Event Details

7:00 p.m.

Sunday June 13, 2010

SAIC Ballroom: 112 S. Michigan Ave


Today's telescopes reveal the cosmos in colorful detail. The images they produce are inspiring to behold, but they should be viewed as much more than just "pictures of space". These images differ from ordinary photographs, both in how they are made and how they are used. Telescopes are designed not to mimic human vision, but to maximize the information in the images they record. The creation of cosmic images is also far from being the final step in the scientific process. Interpreting or "reading" these images, using mathematics and physics, is how we go from a beautiful picture to a deeper understanding of our universe.

Our panelists work on the cutting edge of astrophysics and cosmology, studying the birth and death of stars, the properties of galaxy clusters, and the evolution of the universe under the influence of both Dark Matter and Dark Energy. They will show you how to look at "pictures of space" in a new way, explaining the making and meaning of the most important images from their own research.


Dr. Tom Crawford, Panelist

Image of Tom Crawford

Dr. Thomas Crawford is a Senior Research Associate in the Department of Astronomy and Astrophysics at the University of Chicago.  He uses observations of the Cosmic Microwave Background, which is the faint afterglow of light from the Big Bang, to discover and characterize distant galaxy clusters.  These clusters can be used to study the properties of the mysterious Dark Energy, a substance which is currently accelerating the expansion of the universe.

Dr. Michael Gladders, Panelist

picture of Mike Gladders

Dr. Michael Gladders is an Assistant Professor of Astronomy and Astrophysics at the University of Chicago.  He studies clusters of galaxies, which are the most massive objects in the universe.  The gravity from these massive objects warps space, bends light, and acts like a magnifying lens for viewing distant galaxies.  Using this "gravitational lensing", Dr. Gladders can study both the properties of galaxy clusters, and these distant galaxies that would otherwise be too faint to be seen.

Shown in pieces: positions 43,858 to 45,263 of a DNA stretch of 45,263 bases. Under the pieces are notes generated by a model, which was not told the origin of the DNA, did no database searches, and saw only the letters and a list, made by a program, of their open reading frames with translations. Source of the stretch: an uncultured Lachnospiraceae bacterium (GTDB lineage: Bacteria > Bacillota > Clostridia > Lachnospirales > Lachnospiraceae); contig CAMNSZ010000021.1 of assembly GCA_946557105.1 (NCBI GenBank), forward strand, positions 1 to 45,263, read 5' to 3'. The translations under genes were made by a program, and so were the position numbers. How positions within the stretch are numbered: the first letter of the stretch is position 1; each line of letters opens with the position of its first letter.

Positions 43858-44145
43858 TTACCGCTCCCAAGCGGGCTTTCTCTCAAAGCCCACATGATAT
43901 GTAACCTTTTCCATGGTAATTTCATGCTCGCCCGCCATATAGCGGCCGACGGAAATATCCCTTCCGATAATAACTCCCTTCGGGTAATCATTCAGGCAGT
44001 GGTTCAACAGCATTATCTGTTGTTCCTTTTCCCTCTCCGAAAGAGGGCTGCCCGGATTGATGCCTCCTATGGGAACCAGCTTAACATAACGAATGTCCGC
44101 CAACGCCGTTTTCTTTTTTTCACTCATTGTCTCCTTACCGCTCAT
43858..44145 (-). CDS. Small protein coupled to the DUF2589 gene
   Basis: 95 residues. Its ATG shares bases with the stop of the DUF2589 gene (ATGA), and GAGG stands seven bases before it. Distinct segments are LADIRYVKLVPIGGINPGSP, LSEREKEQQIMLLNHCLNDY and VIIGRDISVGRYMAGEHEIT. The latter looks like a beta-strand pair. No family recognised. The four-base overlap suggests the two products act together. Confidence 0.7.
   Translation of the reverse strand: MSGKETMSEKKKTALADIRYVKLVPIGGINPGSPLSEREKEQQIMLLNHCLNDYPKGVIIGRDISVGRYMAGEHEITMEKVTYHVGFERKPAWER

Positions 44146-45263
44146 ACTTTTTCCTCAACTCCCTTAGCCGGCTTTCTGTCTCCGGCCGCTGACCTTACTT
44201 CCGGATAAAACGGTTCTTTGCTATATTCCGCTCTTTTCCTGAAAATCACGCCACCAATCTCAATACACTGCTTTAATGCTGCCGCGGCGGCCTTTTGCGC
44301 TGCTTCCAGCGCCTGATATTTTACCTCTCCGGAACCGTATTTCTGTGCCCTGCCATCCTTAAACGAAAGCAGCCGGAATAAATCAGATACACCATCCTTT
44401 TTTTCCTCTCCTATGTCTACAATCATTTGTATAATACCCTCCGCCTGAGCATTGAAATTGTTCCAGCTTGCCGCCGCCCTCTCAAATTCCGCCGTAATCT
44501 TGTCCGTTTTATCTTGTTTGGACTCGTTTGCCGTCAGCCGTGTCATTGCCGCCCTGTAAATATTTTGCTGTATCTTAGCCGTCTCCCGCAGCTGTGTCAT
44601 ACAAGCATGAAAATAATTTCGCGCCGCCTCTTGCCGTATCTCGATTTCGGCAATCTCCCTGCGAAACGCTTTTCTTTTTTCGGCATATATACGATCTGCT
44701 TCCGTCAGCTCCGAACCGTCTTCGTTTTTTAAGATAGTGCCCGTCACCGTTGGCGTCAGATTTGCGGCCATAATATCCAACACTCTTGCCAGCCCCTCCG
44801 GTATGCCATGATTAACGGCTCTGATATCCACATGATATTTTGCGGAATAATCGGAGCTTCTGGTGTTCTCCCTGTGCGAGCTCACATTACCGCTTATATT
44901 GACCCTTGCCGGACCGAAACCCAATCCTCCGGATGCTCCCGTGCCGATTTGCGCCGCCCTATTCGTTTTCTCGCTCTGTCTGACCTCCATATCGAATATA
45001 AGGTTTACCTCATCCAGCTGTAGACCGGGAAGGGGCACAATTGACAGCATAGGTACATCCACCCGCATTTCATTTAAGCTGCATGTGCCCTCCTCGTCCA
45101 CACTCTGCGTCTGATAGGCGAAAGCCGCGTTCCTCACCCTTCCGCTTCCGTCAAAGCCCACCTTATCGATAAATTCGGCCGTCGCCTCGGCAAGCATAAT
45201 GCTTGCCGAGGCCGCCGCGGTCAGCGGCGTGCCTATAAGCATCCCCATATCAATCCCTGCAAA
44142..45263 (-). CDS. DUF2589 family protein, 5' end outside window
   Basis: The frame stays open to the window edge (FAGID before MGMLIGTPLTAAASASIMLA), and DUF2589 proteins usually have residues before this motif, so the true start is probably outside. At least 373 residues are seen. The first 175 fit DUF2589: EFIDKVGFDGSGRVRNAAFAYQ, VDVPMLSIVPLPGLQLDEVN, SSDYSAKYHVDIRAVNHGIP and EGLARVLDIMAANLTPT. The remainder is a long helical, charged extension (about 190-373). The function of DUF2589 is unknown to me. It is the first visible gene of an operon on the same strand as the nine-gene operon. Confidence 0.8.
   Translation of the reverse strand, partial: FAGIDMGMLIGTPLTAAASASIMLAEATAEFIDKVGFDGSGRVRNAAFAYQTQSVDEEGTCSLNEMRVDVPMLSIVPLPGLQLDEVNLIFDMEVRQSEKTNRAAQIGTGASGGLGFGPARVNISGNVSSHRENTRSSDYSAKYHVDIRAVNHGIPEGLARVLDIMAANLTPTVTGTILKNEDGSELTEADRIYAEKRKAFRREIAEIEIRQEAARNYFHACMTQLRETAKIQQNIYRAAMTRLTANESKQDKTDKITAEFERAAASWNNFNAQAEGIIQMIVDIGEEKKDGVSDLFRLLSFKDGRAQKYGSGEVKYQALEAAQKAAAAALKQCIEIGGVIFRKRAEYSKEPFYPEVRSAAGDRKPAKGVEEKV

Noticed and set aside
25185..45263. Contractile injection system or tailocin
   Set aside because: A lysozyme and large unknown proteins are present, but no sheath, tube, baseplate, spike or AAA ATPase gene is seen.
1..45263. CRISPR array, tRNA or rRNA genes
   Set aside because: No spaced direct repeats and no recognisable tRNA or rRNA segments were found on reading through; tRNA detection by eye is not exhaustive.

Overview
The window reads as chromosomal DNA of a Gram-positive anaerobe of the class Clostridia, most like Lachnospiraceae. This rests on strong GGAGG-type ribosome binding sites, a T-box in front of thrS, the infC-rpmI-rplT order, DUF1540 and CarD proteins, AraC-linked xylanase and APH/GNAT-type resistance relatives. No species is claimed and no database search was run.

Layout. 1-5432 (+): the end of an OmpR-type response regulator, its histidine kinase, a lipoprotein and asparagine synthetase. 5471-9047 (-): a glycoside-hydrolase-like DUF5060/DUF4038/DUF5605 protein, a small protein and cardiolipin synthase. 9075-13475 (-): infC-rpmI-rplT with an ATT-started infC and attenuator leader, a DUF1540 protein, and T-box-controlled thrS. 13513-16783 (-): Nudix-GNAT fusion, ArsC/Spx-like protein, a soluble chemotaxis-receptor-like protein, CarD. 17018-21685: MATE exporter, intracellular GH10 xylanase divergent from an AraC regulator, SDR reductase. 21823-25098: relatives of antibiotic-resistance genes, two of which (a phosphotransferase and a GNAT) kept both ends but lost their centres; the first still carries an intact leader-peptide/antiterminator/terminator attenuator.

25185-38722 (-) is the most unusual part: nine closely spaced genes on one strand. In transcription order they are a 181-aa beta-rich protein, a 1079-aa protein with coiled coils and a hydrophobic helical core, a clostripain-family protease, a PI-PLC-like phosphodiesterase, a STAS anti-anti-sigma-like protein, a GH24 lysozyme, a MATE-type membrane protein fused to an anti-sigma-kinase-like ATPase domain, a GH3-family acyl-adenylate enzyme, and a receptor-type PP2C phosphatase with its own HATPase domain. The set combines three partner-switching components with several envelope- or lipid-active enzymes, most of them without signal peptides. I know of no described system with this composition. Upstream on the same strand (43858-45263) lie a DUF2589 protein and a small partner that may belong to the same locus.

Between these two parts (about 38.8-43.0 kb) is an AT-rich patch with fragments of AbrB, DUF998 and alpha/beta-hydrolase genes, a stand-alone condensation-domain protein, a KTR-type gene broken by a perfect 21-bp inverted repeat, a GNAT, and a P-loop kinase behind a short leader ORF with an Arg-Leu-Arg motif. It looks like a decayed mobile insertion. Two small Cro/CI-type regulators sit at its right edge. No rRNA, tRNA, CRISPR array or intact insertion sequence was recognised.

Dr. Christy Tremonti, Panelist

picture of Christy Tremonti

Dr. Christy Tremonti is an Assistant Professor of Astronomy at the
University of Wisconsin Madison.  She studies starburst galaxies which are forming stars at a rate 10 to 100 times higher than the Milky Way. Star formation is so intense in these galaxies that the combined action of multiple supernovae explosions causes huge amounts of gas and newly formed heavy elements to get ejected from the galaxy.


Dr. Josh Frieman, Moderator

Josh Frieman

Josh Frieman is a senior staff member in the Theoretical Astrophysics Group at Fermilab and is a Professor of Astronomy and Astrophysics at the University of Chicago. His research is in theoretical and observational cosmology, including studies of the nature of dark energy, the early Universe, gravitational lensing, the large-scale structure of the Universe, and supernovae. He currently serves as Director of the Dark Energy Survey, a collaboration of over 120 scientists from 20 institutions on 3 continents, which is building a 570-Megapixel camera to carry out a sky survey on a telescope in Chile to probe the cause of the speed-up of the expansion of the Universe.